Morning Business Memo…
Federal regulators spent more than a year and a half looking into whether Google favored its own products in search results. They didn't come up with much. The Federal Trade Commission has decided not to bring charges. The announcement is a blow to Microsoft and other Google competitors. Google is by far the biggest name in search. The company has argued its search engine benefits users. The commission says Google has voluntarily agreed to license some patents to mobile phone rivals and stop the practice of including snippets from other websites in its search results. Read our full story.
Apple's iPhone and Google's Android continue to gain market share in the smart phone market, while other competitors continue to lose ground, according to the latest report by ComScore. Mashable reports: "In the three-month period ending November 2012, Google had a 53.7% share up from 52.6% in August. Apple's market share rose from 34.3% to 35%, while RIM, Microsoft and Symbian all lost market share, dropping to 7.3%, 3% and 0.5% respectively."
Many Americans, especially younger workers, are looking for something different in their next job: stability. A new report from the Council on Employee Benefits says priorities are shifting for many job seekers. "We're looking for places that offer long-term opportunities," says Meghan Casserly of Forbes Magazine. "It used to be the trend that workers were looking to work for the next big thing - for the Google or some cool place where they could bring their dog to work. And now, more and more, we're looking for mature, more established companies that we can plan for the long term. People aren't just happy to have a job anymore." Compensation is important, Casserly tells ABC News Radio, but younger workers don't want work to be all consuming. "The issues of balancing work life with our home life have become they're for everybody. It's no longer a woman's issue."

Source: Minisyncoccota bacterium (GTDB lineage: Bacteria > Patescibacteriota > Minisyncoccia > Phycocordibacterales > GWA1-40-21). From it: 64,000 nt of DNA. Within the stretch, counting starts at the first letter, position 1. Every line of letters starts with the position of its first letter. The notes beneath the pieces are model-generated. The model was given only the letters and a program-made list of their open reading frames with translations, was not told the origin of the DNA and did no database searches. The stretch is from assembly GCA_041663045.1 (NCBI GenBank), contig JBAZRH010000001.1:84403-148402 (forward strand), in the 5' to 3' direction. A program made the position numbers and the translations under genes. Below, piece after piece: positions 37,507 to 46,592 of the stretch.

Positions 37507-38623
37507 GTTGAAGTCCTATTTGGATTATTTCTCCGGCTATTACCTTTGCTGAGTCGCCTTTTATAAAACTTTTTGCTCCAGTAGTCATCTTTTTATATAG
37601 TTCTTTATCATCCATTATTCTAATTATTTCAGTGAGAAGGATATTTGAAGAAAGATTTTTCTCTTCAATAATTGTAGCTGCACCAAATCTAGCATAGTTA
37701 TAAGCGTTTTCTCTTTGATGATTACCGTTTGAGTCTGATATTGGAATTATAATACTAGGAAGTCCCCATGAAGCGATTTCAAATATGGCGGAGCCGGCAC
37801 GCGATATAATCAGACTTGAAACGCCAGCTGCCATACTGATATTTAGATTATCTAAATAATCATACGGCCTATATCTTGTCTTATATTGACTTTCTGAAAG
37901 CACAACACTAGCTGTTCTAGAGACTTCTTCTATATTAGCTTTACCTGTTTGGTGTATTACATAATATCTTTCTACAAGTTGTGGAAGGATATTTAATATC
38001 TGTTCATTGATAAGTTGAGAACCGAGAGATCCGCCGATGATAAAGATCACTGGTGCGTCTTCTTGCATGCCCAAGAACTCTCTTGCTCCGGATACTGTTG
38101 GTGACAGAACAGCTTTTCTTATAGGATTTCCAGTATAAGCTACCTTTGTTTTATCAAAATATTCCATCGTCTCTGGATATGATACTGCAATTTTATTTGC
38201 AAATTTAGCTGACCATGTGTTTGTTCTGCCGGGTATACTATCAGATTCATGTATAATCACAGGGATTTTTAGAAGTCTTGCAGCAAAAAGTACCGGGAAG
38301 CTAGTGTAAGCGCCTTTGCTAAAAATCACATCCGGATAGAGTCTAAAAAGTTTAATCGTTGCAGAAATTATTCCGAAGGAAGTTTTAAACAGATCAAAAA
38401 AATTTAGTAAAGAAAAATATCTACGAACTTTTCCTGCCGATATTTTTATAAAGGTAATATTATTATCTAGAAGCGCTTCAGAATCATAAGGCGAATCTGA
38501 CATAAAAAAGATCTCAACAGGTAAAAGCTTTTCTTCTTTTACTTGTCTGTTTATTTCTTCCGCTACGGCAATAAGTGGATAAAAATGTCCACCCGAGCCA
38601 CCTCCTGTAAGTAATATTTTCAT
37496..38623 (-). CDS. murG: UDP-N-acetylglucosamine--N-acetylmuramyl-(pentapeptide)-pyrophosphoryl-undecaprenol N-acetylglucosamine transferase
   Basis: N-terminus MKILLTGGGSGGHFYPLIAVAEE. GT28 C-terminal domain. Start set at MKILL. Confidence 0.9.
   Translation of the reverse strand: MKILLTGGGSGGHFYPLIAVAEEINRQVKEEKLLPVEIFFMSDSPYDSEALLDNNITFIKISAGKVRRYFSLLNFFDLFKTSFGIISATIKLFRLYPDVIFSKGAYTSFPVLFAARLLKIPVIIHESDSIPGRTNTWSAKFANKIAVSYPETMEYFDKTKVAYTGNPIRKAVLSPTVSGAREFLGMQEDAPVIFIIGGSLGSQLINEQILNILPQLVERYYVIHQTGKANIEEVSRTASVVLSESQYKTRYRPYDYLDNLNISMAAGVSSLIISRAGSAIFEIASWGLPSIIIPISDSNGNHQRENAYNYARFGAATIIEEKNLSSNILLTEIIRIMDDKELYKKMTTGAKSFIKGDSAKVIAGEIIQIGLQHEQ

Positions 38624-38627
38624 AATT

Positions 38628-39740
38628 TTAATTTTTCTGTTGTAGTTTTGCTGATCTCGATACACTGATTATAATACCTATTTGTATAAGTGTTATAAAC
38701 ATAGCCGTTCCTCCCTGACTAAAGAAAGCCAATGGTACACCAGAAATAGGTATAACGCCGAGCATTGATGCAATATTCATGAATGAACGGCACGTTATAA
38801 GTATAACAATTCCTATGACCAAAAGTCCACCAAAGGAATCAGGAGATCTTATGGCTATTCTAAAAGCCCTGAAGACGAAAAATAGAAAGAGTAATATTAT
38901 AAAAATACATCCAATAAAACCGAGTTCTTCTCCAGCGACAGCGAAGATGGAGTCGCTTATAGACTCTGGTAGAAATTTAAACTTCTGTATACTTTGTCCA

University professor is the least stressful job you can have, says a career website. CareerCast.com says teaching at the college level combines a median annual salary of more than $62,000 with prestige and a comfortable environment. "Their students are largely those who choose the classes they attend, and thus want to be in class," the website said. "Unlike elementary and secondary educators, the performance of college professors isn't evaluated based on standardized tests." The website says enlisted men and women in the armed forces have the most stressful jobs.
Actor Patrick Dempsey may have scored a win against Starbucks in his bid to buy a small coffee chain in Seattle. The actor, who played Dr. McDreamy in the hit TV series, Grey's Anatomy, told a KOMO-TV reporter that his investment group appears to have the winning bid for Tully's Coffee. He noted that a bankruptcy judge will have the final say next week, but tweeted "We got it! Thank you Seattle!" Tully's Coffee has 47 company-owned locations in Washington and California. Tully's filed for Chapter 11 bankruptcy protection in October. After the auction, Starbucks spokesman Zack Hutson confirmed his company participated and "is currently in a back-up position" for some of Tully's assets.
Richard Davies Business Correspondent ABC NEWS Radio ABCNews.com twitter.com/daviesabc